From Publishers Weekly
In Proustian fashion, this memoir begins with a flood of memories triggered by a seeded roll, a staple of Manhattan bakeries that was an early childhood treat for the author, who, along with his parents and brother, was a Polish-Jewish refugee living on New York's Upper West Side in the 1940s. From the smell and taste of fresh-baked bread, Berger, deputy education editor at the New York Times and author of The Young Scientists, tumbles headfirst into a tale about survival in a new country that was dangerous and mysterious as much as it was a haven of safety. Written in simple, elegant prose, the book largely focuses on Berger's parents' lives (particularly before the war). His father, whose Yiddish gave the family vital access to the city's Jewish community even though the author viewed it as "the mark of a conversational cripple," is a quiet man who could be moved to violence when necessary to protect his family. His mother conveys to her children the complex tapestry of their European heritage. Both come alive in this vivid narrative, softened by a reflective somberness that is only occasionally tinged by nostalgia. Berger frequently interrupts his own story with shorter anecdotes in the voices of his parents, who tell stories about their families and their childhoods that both enhance and illuminate the primary story. By conjuring a complexly interwoven familial history that takes the reader across the boundaries of time, Berger lays the foundation for his thoughts about the larger immigrant experience. Agent, Joel Fishman.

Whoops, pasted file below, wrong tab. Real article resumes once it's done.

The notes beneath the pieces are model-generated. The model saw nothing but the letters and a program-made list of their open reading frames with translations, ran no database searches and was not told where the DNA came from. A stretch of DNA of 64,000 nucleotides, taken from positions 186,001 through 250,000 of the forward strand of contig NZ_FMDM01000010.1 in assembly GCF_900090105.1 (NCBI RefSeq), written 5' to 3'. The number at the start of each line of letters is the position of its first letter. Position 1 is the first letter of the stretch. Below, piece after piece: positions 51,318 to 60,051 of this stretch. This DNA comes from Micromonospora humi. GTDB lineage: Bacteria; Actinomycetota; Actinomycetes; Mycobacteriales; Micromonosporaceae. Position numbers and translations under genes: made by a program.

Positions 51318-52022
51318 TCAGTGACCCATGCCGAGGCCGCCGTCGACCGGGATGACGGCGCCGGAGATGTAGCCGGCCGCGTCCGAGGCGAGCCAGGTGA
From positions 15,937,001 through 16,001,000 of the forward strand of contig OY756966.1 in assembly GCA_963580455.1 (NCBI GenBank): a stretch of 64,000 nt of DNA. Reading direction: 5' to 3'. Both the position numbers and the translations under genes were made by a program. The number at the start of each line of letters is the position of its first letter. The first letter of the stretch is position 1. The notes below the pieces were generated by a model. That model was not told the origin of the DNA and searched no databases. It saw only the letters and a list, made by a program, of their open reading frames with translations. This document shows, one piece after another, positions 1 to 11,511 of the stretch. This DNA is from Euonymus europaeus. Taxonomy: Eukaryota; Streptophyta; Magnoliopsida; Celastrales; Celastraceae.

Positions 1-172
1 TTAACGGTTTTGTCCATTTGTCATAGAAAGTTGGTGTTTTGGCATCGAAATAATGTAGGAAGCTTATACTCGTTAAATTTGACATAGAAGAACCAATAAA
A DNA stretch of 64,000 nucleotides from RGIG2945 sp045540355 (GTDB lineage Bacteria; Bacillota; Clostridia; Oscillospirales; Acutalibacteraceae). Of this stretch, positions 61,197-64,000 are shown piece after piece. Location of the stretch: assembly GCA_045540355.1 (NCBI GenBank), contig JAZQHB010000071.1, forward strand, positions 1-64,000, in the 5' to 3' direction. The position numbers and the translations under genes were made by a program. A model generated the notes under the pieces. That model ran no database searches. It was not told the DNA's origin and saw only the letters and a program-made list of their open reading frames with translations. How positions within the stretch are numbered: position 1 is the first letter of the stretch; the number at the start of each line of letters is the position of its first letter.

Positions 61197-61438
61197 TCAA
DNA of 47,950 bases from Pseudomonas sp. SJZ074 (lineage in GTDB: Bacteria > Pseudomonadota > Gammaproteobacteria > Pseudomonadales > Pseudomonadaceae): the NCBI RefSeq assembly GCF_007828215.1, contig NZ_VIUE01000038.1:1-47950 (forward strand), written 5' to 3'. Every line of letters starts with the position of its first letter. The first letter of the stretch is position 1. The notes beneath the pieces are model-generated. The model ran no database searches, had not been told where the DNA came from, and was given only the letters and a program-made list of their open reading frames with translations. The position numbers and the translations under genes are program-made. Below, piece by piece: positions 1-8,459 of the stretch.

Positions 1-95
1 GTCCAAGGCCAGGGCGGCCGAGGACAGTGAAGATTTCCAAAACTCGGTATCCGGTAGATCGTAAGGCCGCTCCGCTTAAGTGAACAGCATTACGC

Copyright 2001 Cahners Business Information, Inc.
From Library Journal
In this gripping and beautifully written memoir, New York Times reporter Berger tells the story of his family, Polish Jews and Holocaust survivors, who migrated to New York City in 1950. Having been born in Russia in 1944 and arriving in the United States at the impressionable age of five, Berger recounts with humor and pathos the tale of his own coming of age, with his parents' reminiscences as backdrop. The story of such refugees, about 140,000 of whom came to the United States between 1947 and 1953, remains a little-known aspect of Holocaust history. Berger's account is painful at times, as he recalls his own struggle to belong as both he and his parents fought to "shoehorn" their way into American life in the 1950s and early 1960s. His childhood remembrances of simple pleasures like Sunday visits to the bakery, the pleasure of new school supplies housed in cigar boxes, and the proud excitement of the arrival of the neighborhood's first TV set will bring smiles to the faces of general readers. Most touching is the celebration of family, community, and continuity so prized by these survivors. Highly recommended.- Marie Marmo Mullaney, Caldwell Coll., NJ
Copyright 2001 Reed Business Information, Inc.